Pop With An African Beat: Tyla Talks Fusing Pop and Y2K R&B with Amapiano on Her Debut Single ‘Getting Late’
She’s been called the continent’s Ariana Grande, but she’s keen to make her own mark.
Words Hannah Kane
In music timing is everything. Imagine you are nineteen years old Tyla Seetha, who goes by her artist mononym Tyla, releasing your first record in 2019 just before the world and any prospect of international travel is shut down. Here in spring 2021 Tyla’s still never left Johannesburg where she was born and raised, but by harnessing the power of Tik Tok she’s brought her breakthrough debut single Getting Late to over 10 million fans on the platform, and inspired its own dance challenge.
Tyla’s pure and sultry R&B vocals float over pop-piano producer Kooldrink’s throbbing lower register bass line. The music video, directed by Tyla, was low on budget but high on ambition. With no major label deal and no investors, they handmade outfits, built sets, and pushed themselves to create something worthy of the artist’s dreams for international stardom.
Over the course of the song, Tyla and her troupe of female dancers channel the over the top aesthetics of circa 2000 MTV visuals shot against Johannesburg’s striking landscape. Look out for marching bands and cheerleaders, laser lights, lingerie and mansions as she realises our high school teen dreams.
We met Tyla over Zoom to find out more.
The song works on 2 levels
“When writing the song, I had a deeper meaning behind it, but I knew that, for me as a person, I don’t really like sharing my deep feelings. I just wanted people to have a song to enjoy, a song that people will be able to dance to. But for me, I know that I know the deeper meaning.
It’s basically about me when it comes to relationships… I take my time. It’s just me basically speaking to a guy, telling him to be patient. And then I made the song about me getting ready, and I’m taking years to get ready, and he’s getting impatient but I’m just telling him ‘relax!’ You know, especially when it came to the video, we were able to visualise it in a very good way, because in the end, he ended up getting a whole show.”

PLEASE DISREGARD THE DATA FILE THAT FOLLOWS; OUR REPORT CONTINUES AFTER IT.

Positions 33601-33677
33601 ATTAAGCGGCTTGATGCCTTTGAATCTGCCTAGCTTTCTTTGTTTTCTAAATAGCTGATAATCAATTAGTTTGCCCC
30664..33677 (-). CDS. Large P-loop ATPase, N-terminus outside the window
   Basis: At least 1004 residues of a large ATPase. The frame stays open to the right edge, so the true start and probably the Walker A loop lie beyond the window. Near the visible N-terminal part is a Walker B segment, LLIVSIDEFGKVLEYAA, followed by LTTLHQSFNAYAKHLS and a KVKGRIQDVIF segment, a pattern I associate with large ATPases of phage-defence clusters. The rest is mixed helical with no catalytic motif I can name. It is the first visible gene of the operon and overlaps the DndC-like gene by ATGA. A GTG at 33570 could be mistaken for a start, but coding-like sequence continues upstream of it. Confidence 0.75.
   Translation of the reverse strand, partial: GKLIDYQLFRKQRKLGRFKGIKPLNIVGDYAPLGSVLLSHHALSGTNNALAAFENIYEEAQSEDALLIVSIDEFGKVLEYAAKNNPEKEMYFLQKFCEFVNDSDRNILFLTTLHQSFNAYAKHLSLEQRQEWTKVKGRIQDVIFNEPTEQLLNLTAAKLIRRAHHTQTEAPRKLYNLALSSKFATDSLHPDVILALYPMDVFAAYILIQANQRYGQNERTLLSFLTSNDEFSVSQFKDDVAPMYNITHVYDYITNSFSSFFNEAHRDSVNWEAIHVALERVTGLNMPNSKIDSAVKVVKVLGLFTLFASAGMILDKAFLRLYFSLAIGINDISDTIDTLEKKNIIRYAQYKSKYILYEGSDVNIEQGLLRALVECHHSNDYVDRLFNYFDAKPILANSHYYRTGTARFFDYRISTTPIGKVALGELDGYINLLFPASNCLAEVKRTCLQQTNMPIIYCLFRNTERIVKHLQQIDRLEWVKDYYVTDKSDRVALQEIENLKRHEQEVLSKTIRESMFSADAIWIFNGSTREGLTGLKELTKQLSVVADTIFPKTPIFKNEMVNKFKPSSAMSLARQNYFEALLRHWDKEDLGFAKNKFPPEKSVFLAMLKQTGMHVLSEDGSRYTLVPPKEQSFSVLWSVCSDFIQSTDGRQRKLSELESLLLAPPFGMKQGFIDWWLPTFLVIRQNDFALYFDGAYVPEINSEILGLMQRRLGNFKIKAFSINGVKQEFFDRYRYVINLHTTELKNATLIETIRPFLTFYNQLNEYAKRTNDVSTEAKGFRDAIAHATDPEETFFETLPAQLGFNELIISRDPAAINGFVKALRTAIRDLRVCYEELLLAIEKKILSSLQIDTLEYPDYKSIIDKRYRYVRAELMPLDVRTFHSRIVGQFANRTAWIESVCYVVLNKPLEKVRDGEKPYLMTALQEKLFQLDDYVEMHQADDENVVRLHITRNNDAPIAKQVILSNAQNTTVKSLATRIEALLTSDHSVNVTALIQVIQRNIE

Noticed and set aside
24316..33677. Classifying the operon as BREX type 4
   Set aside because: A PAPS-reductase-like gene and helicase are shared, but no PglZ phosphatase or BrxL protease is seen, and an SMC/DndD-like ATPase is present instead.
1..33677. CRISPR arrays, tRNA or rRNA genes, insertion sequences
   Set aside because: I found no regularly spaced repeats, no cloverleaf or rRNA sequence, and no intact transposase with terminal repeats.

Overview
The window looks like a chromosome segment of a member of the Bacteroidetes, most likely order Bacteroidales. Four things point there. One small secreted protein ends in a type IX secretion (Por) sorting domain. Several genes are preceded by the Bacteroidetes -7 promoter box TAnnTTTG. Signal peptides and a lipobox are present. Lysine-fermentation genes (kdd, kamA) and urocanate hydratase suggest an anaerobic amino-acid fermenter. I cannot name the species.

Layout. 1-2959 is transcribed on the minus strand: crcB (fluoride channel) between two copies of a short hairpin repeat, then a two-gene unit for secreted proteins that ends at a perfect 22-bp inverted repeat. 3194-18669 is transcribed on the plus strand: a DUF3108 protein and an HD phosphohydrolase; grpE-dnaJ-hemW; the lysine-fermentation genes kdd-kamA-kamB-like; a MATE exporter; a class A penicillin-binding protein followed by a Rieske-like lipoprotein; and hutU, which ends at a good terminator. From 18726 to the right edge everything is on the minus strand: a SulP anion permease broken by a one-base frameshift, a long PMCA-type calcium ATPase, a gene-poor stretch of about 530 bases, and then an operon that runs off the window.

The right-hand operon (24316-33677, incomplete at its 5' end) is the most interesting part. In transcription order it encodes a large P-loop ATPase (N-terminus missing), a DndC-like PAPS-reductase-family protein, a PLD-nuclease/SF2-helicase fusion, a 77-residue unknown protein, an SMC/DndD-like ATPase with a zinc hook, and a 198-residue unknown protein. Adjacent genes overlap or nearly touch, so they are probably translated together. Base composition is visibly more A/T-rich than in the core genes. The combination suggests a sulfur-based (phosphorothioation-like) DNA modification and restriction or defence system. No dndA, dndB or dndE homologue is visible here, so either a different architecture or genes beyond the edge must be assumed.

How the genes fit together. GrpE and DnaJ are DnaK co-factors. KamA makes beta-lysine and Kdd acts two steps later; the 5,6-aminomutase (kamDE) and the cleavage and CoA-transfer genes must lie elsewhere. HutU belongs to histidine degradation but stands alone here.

The video was self-produced, and the dancing was her idea
“I wanted South African dancing, I wanted diversity, I wanted women, I wanted all of these things. I wanted it to be very active and I wanted it to showcase a lot more of the South African culture.”
She always knew she was going to be a singer
“My childhood was very closed up, my parents are very strict, so I grew up being best friends with my siblings, there was four of us, and we are around the same ages. Ever since I was small, music was a huge part of my life and my family’s life, there was always music playing, we always had family over, always had parties.
I grew up around old school R&B type music, so that’s where American influence comes in, so I listened to like Brian McKnight, Kem, Aaliyah, Brandy, but also old school South African music like Brenda Fassie, and Freshlyground, a lot of house music, kwaito music. I grew up listening to that and always wanted to be a singer, no matter who asked me, when they asked me, my answer always was, ‘I want to be a singer when I’m older.’ I would never change what I’m doing today, you know?”
The first time she ever recorded was with the in-demand producer Kooldrink
“I started making songs ‘play-play’, not serious, when I was young, I would sing random things that were terrible. In high school, I started writing my own music, but the first time I ever recorded, like properly, was in 2019 and it was with Kooldrink actually.”
She always loved Amapiano music and fused it with her pop style